The Zone of Rigid Relevance

Many development teams who find themselves in the zone of pain try to alleviate the pain by abandoning original design goals in order to satisfy their dependencies and thereby remove the friction that is causing pain. This is a perfectly understandable response, but it is not without its own side-effect. As a project moves further towards the right of framework and focuses on addressing immediate, tactical issues, the team can find itself becoming less and less able to make changes to the project - even when the change may be critical to the project’s longer-term reliability. This becomes a tragic paradox in that while the relevance of the project is increasing in terms of the business, its long term ability to add value to the business is decreasing. Ultimately, this project will likely come under the banner of sustained engineering.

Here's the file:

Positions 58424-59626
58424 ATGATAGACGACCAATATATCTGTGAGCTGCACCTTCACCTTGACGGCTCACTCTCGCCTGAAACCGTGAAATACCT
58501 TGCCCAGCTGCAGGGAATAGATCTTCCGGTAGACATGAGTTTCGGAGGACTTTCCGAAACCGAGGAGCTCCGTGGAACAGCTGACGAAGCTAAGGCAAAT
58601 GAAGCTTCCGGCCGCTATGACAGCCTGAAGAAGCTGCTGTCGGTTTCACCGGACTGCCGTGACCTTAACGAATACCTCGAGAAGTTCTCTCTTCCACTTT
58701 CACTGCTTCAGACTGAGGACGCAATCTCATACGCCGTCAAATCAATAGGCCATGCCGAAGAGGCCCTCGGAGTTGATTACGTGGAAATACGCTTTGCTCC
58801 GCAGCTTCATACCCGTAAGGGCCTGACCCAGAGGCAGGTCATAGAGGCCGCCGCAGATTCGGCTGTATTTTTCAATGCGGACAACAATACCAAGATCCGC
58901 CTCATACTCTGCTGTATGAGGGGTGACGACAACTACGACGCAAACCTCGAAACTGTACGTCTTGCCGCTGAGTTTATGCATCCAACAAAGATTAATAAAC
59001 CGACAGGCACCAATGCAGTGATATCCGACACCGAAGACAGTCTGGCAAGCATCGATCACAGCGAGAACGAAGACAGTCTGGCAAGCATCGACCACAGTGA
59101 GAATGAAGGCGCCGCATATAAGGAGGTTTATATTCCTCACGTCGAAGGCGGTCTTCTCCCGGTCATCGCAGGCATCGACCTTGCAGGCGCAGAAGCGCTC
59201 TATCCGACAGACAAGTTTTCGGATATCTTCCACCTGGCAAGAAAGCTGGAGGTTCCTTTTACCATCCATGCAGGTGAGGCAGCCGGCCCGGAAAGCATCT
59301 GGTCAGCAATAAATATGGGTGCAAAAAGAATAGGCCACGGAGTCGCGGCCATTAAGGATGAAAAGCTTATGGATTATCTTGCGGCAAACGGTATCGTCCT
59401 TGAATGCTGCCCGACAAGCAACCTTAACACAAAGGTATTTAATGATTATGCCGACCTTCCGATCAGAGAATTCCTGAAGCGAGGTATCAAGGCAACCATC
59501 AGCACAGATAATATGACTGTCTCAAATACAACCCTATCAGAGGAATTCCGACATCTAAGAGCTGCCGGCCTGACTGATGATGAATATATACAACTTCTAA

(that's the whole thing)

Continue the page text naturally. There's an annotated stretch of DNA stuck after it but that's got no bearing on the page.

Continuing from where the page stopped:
The Zone of Innovation

A project that is able to evolve towards solving more concrete business problems while aggressively managing its dependencies should find itself in a space where it is able to innovate technologically and simultaneously increase its relevance to the business. Put another way, this is the zone of happiness and sanity. There are many strategies for managing dependencies and they largely depend on the type and direction of the dependency. However, as I evaluate different projects that I have ongoing as well as those from sister teams and my own history, it is this strategy of aggressively managing dependencies that differentiates smooth project execution from the circus variety.